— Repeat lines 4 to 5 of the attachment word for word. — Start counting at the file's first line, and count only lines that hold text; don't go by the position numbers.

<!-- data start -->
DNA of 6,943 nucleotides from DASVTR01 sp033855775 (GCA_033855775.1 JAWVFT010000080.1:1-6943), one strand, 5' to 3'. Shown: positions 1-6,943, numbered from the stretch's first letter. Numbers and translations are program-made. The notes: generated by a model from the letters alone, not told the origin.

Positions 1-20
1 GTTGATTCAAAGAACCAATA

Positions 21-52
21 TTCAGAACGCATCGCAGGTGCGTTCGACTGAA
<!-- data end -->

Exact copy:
Positions 21-52
21 TTCAGAACGCATCGCAGGTGCGTTCGACTGAA